During the offseason, as he was attempting to work out an incredibly lucrative new contract with the Pittsburgh Steelers, running back Le’Veon Bell reportedly relayed information to the NFL Network via Ike Taylor that he believes his pay should reflect his role as more than just a ball-carrier, as a large percentage of his touches come through the air.
That has been no truer than over the course of the past month, during which he has caught 35 passes for 328 yards and two touchdowns. If you wanted to prorate that over the course of a full season, it would translate to 140 receptions for 1312 yards and eight touchdowns.
Now, Bell is not about to catch 140 passes in a season any time soon—literally, it has only happened once in NFL history, and only one true running back has even had a 100-reception season—but it does show the rare ability that he possesses in this area of the game.
The numbers don’t necessarily provide the full scope of that, however. More to the point, he not only catches a lot of passes and puts up numbers, he also genuinely gets used as a wide receiver. In my charting, I have found that the team has lined him up as a wide receiver on 101 snaps so far this season.
A very rough preliminary estimate would calculate that he has been used as a wide receive on nearly 18 percent of the Steelers’ passing plays this season. So how has that worked out?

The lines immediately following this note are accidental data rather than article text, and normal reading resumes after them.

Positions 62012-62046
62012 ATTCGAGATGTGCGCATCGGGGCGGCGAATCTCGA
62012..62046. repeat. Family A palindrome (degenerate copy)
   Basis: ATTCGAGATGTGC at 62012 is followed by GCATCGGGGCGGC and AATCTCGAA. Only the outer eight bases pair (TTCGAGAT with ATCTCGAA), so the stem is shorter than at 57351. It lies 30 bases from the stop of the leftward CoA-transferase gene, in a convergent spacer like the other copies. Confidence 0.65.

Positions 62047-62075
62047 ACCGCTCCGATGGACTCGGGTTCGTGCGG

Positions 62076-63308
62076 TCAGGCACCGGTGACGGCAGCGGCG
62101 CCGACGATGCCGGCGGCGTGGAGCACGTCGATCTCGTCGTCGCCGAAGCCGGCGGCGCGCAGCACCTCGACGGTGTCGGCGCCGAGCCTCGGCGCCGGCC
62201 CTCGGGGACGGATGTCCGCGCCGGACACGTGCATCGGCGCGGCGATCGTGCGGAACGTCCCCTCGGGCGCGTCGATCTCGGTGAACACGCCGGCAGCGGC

According to my numbers, he has been targeted 23 times when lined up as a wide receiver. Taking out a two-point conversion attempt, Ben Roethlisberger has completed 17 of 22 passes to Bell as a receiver, with one incompletion being batted down, with an average pass distances of 5.6 yards. The Steelers have gained an average of 5.4 yards on those plays, and that includes last week’s 20-yard touchdown.
But it’s not just about what Bell does when he’s lined up as a wide receiver. It’s about how the offense does as a whole, because when he is flanked out into the slot, or out wide, both of which are frequent—the latter often stacked with Antonio Brown—it influences the defense.
Removing penalties and extra-point attempts, the Steelers have run 91 offensive plays with Bell as a wide receiver, and those plays have produced an average of 6.4 yards, which is not bad at all, especially considering that these are often short-yardage plays. Those numbers also include four touchdown passes.
As you might gather, frequently when Bell lines up along the line of scrimmage, the Steelers run out of an empty set, with whatever tight ends that might be on the field also lined up as receivers. This package has gotten a lot of criticism, and its success has certainly varied, but the numbers have been there, as well.